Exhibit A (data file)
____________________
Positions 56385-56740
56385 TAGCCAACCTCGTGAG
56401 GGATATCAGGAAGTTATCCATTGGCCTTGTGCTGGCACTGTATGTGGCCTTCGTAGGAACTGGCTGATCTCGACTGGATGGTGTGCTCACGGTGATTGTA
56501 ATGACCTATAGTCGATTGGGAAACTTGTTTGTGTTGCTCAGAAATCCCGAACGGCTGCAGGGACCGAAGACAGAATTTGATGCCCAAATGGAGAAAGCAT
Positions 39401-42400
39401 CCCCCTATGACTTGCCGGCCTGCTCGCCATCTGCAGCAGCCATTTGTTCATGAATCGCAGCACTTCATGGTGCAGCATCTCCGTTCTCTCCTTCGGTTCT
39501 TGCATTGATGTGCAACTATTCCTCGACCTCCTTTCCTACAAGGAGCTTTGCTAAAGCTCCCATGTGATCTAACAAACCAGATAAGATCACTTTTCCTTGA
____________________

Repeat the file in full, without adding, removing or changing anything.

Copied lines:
Positions 56385-56740
56385 TAGCCAACCTCGTGAG
56401 GGATATCAGGAAGTTATCCATTGGCCTTGTGCTGGCACTGTATGTGGCCTTCGTAGGAACTGGCTGATCTCGACTGGATGGTGTGCTCACGGTGATTGTA
56501 ATGACCTATAGTCGATTGGGAAACTTGTTTGTGTTGCTCAGAAATCCCGAACGGCTGCAGGGACCGAAGACAGAATTTGATGCCCAAATGGAGAAAGCAT
Positions 39401-42400
39401 CCCCCTATGACTTGCCGGCCTGCTCGCCATCTGCAGCAGCCATTTGTTCATGAATCGCAGCACTTCATGGTGCAGCATCTCCGTTCTCTCCTTCGGTTCT
39501 TGCATTGATGTGCAACTATTCCTCGACCTCCTTTCCTACAAGGAGCTTTGCTAAAGCTCCCATGTGATCTAACAAACCAGATAAGATCACTTTTCCTTGA